Earlier today, I was asked “Any tips on how to write a proposal for a major conf?” I’ve never shared tips on this, and since the calls for proposals for Sunshine PHP and Midwest PHP both end tomorrow, I thought it would be a good idea to share my approach to writing conference proposals.
Remember those standard, five-paragraph essays you used to write in high school? Remember how you thought they sucked and wouldn’t provide any practical benefit to your life? Well, it turns out they do have some redeeming qualities.
In case you’ve forgotten, a standard, five-paragraph essay comprises three main parts:
- The first paragraph is the introduction, where you introduce your topic and state the thesis or central argument.
- The next three paragraphs provide support and development of the argument.
- The final paragraph concludes the argument by summarizing the points and linking the individual points to the overall thesis.
When I write talk proposals, I typically follow the pattern of the introductory paragraph of this essay structure. Usually, the introduction begins with a narrative hook, something to grab the reader’s attention. This is usually a single, punchy sentence. Sometimes it’s a shocking but true statement. On the other hand, it may be hyperbolic. This is often the most difficult part of the proposal to write, but it’s also the most important, so you may want to write the rest of the proposal first and come back to this.
Following the hook, you need to introduce the topic and identify the problem you want to discuss. This usually involves several sentences, starting out broadly and narrowing the focus. Finally, end the proposal by making a claim or expressing an opinion that will form the basis of your talk. This is your thesis. You may also include an organizational sentence linked to this thesis, which provides a general outline of your topic.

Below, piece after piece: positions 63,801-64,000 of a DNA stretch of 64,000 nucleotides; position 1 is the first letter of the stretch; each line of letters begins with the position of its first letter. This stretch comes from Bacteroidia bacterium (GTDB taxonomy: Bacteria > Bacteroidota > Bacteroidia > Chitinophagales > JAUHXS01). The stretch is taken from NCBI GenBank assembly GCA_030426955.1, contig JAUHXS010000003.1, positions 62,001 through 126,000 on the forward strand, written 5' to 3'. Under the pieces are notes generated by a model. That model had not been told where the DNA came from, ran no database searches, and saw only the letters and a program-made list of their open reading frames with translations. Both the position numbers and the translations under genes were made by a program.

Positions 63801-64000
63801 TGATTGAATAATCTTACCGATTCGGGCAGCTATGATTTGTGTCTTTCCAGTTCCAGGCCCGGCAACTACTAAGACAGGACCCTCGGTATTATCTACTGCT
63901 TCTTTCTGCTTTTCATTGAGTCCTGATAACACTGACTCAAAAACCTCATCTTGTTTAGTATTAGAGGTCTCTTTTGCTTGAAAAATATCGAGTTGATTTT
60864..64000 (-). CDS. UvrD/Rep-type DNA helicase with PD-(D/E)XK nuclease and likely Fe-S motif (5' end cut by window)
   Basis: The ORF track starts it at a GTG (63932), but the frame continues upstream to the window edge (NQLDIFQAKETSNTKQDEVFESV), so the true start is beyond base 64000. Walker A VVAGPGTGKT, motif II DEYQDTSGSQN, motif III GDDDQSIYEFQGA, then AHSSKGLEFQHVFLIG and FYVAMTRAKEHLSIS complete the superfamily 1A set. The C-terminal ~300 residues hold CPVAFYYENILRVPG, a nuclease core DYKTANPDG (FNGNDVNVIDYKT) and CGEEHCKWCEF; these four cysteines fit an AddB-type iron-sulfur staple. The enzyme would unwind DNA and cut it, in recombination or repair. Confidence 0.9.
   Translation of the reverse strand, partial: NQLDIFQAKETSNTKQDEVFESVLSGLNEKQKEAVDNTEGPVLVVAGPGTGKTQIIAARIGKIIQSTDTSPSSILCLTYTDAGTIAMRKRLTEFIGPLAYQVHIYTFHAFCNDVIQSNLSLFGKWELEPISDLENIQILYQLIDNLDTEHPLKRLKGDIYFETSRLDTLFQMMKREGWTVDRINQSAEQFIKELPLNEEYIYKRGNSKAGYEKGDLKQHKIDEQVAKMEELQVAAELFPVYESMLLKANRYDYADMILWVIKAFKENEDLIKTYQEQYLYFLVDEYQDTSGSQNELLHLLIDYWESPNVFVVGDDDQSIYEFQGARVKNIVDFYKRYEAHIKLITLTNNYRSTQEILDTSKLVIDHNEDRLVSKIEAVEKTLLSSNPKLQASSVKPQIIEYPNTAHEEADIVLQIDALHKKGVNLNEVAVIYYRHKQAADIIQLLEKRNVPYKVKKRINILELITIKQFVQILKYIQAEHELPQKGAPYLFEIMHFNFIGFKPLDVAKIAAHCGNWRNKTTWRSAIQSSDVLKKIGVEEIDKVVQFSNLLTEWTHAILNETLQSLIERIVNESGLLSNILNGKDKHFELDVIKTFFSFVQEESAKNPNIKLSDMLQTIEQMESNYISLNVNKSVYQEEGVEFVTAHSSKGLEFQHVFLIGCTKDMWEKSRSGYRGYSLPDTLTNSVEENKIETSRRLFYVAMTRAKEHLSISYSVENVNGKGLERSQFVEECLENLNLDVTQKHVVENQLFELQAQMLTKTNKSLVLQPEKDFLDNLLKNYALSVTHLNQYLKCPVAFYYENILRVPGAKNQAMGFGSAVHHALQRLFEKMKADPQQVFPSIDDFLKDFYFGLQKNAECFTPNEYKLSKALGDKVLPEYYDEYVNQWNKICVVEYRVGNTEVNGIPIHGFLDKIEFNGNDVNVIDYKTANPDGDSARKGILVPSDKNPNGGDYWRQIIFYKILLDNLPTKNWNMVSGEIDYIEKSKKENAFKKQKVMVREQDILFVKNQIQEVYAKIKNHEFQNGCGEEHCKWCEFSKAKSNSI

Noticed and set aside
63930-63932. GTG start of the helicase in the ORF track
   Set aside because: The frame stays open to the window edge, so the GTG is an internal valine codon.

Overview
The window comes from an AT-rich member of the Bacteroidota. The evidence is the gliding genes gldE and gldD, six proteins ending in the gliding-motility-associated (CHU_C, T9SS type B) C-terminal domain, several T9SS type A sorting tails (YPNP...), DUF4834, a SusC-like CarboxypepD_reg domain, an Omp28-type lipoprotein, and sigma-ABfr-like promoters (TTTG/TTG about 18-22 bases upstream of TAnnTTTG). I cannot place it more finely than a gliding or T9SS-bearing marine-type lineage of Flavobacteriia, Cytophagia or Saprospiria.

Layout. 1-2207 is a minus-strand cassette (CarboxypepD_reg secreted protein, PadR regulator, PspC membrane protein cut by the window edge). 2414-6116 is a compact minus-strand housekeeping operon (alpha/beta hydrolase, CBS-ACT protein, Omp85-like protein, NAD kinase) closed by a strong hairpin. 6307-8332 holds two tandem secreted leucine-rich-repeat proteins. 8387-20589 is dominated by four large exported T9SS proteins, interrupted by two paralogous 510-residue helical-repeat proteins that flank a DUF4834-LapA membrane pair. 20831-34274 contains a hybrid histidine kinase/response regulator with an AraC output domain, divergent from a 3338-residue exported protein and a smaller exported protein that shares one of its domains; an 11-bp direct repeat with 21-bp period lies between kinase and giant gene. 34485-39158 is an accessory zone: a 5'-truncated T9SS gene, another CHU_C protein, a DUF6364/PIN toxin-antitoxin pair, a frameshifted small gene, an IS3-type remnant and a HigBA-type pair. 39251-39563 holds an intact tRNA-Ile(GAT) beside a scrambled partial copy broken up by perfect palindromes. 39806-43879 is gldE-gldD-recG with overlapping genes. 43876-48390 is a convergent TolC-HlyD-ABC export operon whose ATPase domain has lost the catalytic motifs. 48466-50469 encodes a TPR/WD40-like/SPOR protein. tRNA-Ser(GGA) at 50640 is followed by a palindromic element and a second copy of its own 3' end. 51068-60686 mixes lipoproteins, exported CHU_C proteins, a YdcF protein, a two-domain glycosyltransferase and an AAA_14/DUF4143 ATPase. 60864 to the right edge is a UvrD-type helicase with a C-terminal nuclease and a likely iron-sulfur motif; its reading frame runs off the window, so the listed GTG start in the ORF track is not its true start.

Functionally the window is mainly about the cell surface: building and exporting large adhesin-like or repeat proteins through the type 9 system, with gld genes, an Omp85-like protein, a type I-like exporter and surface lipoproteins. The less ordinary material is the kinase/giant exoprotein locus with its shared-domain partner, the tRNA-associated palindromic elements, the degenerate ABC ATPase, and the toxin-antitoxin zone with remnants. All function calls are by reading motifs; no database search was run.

Here’s a contrived example I’ve written that uses this structure with the ubiquitous concept of widgets:
Last year alone, over 498,000 servers were deployed with broken widgets. Widgets, long a staple of secure server deployments for the past decade, have recently come under fire for not being as secure as once thought. Running secure servers is crucial, so finding a better alternative for these faulty widgets is critical. Gadgets provide a stable, more secure alternative to widgets, and in this talk, Ben Ramsey introduces gadgets, shows where to find trustworthy gadget repositories, and explains how to set up and maintain server gadgets.
A final word of advice: don’t talk down to your audience. Steer clear of negative language. Statements that demean or vilify members of the audience or products/practices they use are not well-received and can hurt your chances of being accepted. I also like to stay away from absolutes or groupings that I can’t back up with real data. After writing my proposals, if I have phrases that begin with “most people” or similar inclusive statements, I try to reword them.
So, that’s my general approach to writing talk proposals for conferences. I hope this helps, but keep in mind that this isn’t the only way to write an effective talk proposal. It’s just one way. What are some of your tips for writing effective talk proposals?